[swift-evolution] [swift-evolution-announce] [Review] SE-0155: Normalize Enum Case Representation

Matthew Johnson matthew at anandabits.com
Mon Feb 27 12:39:59 CST 2017

Sent from my iPad

> On Feb 27, 2017, at 12:00 PM, Joe Groff via swift-evolution <swift-evolution at swift.org> wrote:
>> On Feb 24, 2017, at 9:26 PM, Daniel Duan <daniel at duan.org> wrote:
>> Before I start revising this proposal, there are a couple of open questions I’d like to discuss with the community and the core team.
>> The first question relates to the purpose of having a “internal” argument name. There are applications of such names in GADT (if we ever get there) and perhaps the case-as-subtype-of-the-enum stories on the list right now. Out side of these scenarios, however, such names has few chances to be used. The one I can come up with, which is also the “open” part of the question, is this: we can use the internal names in pattern matching, as opposed to using the labels. This seems to align with the subtyping/GADT use cases. Is this a desirable outcome?
> Why would GADTs make internal argument names useful? They seem completely useless to me. Their "internal"-ness is compromised if you try to hang semantics off of them—they shouldn't have any impact on use sites.

Internal is probably a bad name.  Imagine if the case is a subtype of the enum and thus a struct or struct-like type.  We would usually want the property to be named similarly to the name we would use for an argument in a function implementation, not the label used when calling the function.

Here is an example of the kind of thing I have in mind:

enum PlayerState {
   case stopped
   sub case playing(with track: Track)

    // type of the playing case looks something like this:
    struct Playing { let track: Track }

    // the case value constructor looks something like this
    static func playing(with track: Track) -> Playing {
        return Playing(track: track)

let foo = Foo.playing(with: makeTrack())
let track = foo.track

switch foo {
    case .stopped: break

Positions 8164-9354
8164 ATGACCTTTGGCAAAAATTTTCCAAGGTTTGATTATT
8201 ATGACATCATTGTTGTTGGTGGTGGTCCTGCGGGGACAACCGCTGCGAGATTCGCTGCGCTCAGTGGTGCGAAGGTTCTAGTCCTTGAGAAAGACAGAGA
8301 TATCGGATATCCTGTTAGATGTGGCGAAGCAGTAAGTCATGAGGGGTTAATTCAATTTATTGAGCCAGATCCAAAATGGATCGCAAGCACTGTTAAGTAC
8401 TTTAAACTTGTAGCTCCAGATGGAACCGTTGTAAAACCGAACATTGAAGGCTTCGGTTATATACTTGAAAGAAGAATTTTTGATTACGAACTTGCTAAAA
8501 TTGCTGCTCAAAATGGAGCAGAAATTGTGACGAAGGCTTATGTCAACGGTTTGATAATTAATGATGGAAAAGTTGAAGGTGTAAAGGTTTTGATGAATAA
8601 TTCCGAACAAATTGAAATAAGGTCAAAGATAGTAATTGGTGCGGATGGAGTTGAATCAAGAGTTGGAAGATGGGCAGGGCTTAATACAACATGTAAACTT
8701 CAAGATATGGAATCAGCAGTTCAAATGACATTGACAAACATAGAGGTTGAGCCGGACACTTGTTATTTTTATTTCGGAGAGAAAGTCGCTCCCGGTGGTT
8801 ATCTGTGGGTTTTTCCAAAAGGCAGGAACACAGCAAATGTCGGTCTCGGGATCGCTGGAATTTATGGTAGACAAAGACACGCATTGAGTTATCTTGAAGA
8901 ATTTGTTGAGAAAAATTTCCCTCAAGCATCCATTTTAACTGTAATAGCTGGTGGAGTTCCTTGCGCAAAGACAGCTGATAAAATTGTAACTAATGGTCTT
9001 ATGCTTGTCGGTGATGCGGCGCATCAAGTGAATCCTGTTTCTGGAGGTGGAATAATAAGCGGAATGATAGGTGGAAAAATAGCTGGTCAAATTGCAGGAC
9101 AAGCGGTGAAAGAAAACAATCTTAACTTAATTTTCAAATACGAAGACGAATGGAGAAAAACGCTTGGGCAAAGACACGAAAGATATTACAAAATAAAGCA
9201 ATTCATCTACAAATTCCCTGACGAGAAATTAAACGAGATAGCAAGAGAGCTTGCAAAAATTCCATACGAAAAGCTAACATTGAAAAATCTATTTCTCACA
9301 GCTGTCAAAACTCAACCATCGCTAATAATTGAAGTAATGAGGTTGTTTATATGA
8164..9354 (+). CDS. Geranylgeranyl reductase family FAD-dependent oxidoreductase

// we get to match with the name that is argument / property-like
    // `with` would be a terrible variable name 
    case .playing(let track): // do something with the track

     // this label would be used when the user wants to use a *different* name
    // case .playing(with: let someOtherName)

>> The second open question is the syntax for “overloaded” cases. If we decide to allow them, what should the patterns matching them look like? I can think of one obvious-ish design where we make the pattern look like the declaration and require types for disambiguation. So the most verbose form of pattern would look something like
>> ```
>> case let .baseName(label0 name0: Type0, label1 name1: Type1)
>> ```
> By "overloaded", do you mean "same name different types", or "same base name, different argument names"? I think we should have a consistent naming model where the latter is never considered overloading. As an affordance to make pattern matching more concise, it seems reasonable to me to maybe say that a binding pattern matches a label with the same name, so that `case .foo(let bar, let bas)` can match `.foo(bar:bas:)`.

I agree as far as names go, but I think this was talking about same name different types. I believe the overloading sub-topic began with Dave A's comments about anonymous cases for enums where the associated value is all that matters. 

My suggestion was to allow overloading on types and use cast patterns to disambiguate when matching.  This increases consistency with functions and enables that important use case.

> -Joe
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